Owner George Preston Marshall of the Redskins was not happy with the support the team was receiving in Boston. Because of that, Marshall decided to host the NFL title game in New York at the Polo Grounds, instead of Fenway Park, where the Redskins played their home games.

The title game in the Big Apple drew 29,545 fans.

The Packers won that championship game 21-6, mostly because of the passing of Arnie Herber. The Packers had twice as many passing yards in the game, compared to the Redskins.

In 1938, the Packers played in the NFL title game again in the Polo Grounds, but this time against the Giants.

Before this title game, the Packers had lost to the Giants 15-3 in the last game of the regular season, also at the Polo Grounds.

The 1938 NFL Championship Game was much closer, as Herber threw a 40-yard touchdown pass to Carl Mulleneaux and Clarke Hinkle scored on a one-yard run.

The Giants won the game 23-17 behind two blocked punts and the play of Ed Danowski, who threw two touchdown passes.

The attendance for the title game was 48,120.

In 1939, the Packers and Giants met again to see who would win the NFL championship. But this time the game was in Wisconsin. But instead of old City Stadium in Green Bay, the game was played in West Allis (just outside of Milwaukee) at State Fair Park.

That title game drew 32,279 attendees, which included my dad and grandfather.

The Packers dominated the game after getting off to a slow start.  The Giants blocked a punt and had two interceptions early in the game, but missed three field goals and also had one of their passes picked off near the Green Bay goal line.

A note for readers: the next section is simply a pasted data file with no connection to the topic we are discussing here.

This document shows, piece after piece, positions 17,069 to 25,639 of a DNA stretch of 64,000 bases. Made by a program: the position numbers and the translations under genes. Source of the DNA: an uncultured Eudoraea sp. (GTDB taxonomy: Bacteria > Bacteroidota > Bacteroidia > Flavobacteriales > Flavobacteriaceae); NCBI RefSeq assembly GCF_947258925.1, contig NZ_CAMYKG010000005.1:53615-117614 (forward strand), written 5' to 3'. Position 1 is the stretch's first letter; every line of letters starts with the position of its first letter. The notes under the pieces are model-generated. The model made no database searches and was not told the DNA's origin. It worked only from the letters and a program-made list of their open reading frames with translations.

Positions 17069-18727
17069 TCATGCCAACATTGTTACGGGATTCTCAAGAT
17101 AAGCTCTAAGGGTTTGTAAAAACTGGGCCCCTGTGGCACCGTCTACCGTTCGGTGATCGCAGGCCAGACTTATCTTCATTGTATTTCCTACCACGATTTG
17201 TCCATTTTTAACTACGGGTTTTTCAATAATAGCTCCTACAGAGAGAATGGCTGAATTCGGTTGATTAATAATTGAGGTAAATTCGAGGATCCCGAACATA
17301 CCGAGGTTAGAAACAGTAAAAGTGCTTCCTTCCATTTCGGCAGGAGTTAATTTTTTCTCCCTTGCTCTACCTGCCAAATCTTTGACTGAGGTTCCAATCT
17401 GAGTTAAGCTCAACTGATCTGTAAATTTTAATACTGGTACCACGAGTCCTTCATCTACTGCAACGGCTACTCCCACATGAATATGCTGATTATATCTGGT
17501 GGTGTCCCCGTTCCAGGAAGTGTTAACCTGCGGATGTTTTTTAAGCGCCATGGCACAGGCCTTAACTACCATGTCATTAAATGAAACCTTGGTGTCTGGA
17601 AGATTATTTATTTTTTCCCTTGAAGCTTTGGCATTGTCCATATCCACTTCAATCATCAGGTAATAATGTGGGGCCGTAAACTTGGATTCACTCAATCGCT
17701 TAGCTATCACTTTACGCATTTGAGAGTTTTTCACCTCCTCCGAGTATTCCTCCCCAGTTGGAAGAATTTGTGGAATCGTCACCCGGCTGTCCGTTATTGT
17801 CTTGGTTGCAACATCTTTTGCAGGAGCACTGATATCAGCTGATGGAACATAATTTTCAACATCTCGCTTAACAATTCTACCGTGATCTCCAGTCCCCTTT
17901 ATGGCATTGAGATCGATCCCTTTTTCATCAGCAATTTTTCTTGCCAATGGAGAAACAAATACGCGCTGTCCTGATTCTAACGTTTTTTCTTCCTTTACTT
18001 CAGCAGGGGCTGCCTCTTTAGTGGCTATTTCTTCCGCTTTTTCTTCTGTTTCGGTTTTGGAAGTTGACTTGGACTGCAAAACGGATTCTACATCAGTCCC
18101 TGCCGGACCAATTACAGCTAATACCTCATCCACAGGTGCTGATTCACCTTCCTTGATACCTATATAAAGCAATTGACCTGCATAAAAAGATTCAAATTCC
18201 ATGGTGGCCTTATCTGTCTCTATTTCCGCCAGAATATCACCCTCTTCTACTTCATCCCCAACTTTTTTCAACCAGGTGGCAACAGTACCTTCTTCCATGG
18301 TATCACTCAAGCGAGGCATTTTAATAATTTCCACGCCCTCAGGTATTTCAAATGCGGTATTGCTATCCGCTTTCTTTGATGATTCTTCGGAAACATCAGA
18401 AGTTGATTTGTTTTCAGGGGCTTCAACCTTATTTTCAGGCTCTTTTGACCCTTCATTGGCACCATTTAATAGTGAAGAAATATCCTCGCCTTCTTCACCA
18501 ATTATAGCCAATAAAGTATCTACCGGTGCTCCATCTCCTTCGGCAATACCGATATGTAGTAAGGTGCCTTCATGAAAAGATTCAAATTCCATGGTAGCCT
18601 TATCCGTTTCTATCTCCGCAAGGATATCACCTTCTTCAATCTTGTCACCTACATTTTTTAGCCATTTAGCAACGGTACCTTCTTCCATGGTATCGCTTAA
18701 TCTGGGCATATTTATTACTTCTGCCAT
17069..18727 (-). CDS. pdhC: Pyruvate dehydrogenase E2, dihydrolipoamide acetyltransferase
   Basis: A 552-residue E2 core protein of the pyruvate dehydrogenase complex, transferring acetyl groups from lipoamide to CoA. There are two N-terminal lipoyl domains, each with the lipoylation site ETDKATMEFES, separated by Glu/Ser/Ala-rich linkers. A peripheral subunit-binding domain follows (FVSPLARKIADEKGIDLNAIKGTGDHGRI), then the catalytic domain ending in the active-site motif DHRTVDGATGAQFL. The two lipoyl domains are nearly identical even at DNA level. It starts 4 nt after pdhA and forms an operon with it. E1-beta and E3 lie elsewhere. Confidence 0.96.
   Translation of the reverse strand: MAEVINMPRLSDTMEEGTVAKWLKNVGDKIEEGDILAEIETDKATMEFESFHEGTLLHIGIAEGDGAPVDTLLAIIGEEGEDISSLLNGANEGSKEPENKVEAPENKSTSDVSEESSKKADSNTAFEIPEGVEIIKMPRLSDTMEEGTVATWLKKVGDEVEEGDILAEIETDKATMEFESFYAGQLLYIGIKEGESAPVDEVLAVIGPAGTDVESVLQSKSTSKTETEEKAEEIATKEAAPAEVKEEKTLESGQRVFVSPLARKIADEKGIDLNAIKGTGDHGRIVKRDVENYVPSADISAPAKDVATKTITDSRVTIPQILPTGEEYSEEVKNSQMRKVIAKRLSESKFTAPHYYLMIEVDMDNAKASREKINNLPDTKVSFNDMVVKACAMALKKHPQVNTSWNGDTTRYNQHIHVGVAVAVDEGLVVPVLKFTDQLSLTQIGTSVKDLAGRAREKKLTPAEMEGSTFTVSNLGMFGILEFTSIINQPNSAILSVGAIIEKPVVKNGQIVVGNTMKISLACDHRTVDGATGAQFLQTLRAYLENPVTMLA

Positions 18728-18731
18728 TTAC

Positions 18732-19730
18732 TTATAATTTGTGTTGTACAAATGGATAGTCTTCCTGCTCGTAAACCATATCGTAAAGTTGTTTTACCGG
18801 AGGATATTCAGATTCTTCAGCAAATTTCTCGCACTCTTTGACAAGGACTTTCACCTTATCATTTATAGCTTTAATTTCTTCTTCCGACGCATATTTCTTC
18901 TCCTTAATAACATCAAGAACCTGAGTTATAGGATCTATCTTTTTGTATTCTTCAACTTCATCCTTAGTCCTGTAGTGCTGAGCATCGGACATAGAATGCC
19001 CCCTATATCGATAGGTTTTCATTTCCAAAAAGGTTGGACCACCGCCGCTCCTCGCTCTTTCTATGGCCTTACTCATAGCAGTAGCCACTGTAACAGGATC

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Cecil Isbell carries the ball for the Packers in the 1939 NFL title game

Herber threw a seven-yard touchdown pass to Milt Gantenbein in the the first quarter (the only score of the first half) and Cecil Isbell also threw a touchdown pass in the second half to Joe Laws.  Also, Ed Jankowski scored on a one-yard run.  The Packers added a couple of field goals in their 27-0 victory over the Giants.

The Green Bay defense was outstanding in the game, as they held the Giants to 164 total yards, plus picked off six passes.

In 1944, the Packers and Giants would meet once again in the NFL title game, this time at the Polo Grounds. The attendance was 46,016.

The two teams met in the regular season that year, when New York shut out Green Bay 24-0 in the second to the last game of the schedule.

The Packers played much better in the postseason, especially on defense, as the former Packer Herber threw four interceptions for the Giants, with Laws picking off three of them.

The Packers scored two touchdowns in the second quarter on runs by Ted Fritsch, and the Packers won the contest 14-7.

The next time the two teams met for the NFL title was 17 years later. The game was played at new City Stadium (now Lambeau Field) in Green Bay.  This was the first playoff game ever played in Green Bay.  The attendance was 39,029.

Head coach Vince Lombardi had to pull some strings to get halfback Paul Hornung a leave from the Army to play in this game.  Lombardi personally called President John F. Kennedy to make sure that Hornung would be able to play.

Why was Hornung in the Army?